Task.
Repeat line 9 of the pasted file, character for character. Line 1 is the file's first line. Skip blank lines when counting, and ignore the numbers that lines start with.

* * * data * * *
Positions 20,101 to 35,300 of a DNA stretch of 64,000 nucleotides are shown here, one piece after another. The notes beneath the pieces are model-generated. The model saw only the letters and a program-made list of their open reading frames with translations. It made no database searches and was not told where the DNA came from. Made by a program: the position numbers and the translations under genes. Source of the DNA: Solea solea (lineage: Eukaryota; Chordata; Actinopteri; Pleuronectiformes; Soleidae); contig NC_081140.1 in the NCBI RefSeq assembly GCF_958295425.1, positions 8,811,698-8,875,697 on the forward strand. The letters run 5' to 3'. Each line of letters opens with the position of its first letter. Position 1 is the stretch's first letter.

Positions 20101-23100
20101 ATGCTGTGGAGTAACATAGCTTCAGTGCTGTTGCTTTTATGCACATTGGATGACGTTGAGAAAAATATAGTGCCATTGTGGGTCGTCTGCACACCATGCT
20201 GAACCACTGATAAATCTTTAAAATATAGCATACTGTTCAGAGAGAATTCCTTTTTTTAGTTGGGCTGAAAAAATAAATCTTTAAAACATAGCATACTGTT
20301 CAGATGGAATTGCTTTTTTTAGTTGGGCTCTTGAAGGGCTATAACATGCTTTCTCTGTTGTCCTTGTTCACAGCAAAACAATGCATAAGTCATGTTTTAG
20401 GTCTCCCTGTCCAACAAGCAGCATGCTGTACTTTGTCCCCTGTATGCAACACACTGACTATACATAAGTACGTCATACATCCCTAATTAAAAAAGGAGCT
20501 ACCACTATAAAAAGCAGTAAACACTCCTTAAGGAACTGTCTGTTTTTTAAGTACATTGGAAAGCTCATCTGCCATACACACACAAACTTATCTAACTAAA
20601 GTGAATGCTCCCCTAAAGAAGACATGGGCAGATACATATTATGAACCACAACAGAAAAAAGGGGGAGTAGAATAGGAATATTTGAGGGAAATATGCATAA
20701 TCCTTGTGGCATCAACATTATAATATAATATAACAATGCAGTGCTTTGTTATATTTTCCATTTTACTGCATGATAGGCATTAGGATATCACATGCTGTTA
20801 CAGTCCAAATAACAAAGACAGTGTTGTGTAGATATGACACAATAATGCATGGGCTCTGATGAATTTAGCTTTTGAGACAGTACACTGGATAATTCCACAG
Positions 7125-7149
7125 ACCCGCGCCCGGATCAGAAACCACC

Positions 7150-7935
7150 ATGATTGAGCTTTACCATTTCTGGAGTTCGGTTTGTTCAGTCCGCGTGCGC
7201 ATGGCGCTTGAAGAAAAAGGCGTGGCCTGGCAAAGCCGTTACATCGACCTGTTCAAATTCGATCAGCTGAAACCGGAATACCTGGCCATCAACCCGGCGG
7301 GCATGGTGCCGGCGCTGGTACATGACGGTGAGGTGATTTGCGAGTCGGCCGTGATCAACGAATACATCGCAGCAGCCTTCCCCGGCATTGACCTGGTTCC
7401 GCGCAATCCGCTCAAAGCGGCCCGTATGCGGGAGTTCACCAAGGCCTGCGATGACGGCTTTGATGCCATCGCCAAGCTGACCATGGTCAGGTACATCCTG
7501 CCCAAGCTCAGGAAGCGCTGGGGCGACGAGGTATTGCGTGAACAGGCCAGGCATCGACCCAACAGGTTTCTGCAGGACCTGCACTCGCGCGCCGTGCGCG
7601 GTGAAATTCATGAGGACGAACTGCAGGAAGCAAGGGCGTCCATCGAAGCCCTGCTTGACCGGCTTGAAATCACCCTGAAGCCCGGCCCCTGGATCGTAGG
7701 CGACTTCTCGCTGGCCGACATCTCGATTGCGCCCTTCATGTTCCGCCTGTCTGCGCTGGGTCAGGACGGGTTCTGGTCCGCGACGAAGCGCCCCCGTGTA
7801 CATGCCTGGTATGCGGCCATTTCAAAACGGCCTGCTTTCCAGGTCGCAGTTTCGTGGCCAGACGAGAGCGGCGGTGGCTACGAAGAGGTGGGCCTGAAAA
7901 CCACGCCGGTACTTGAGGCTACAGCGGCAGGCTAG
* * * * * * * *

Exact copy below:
20701 TCCTTGTGGCATCAACATTATAATATAATATAACAATGCAGTGCTTTGTTATATTTTCCATTTTACTGCATGATAGGCATTAGGATATCACATGCTGTTA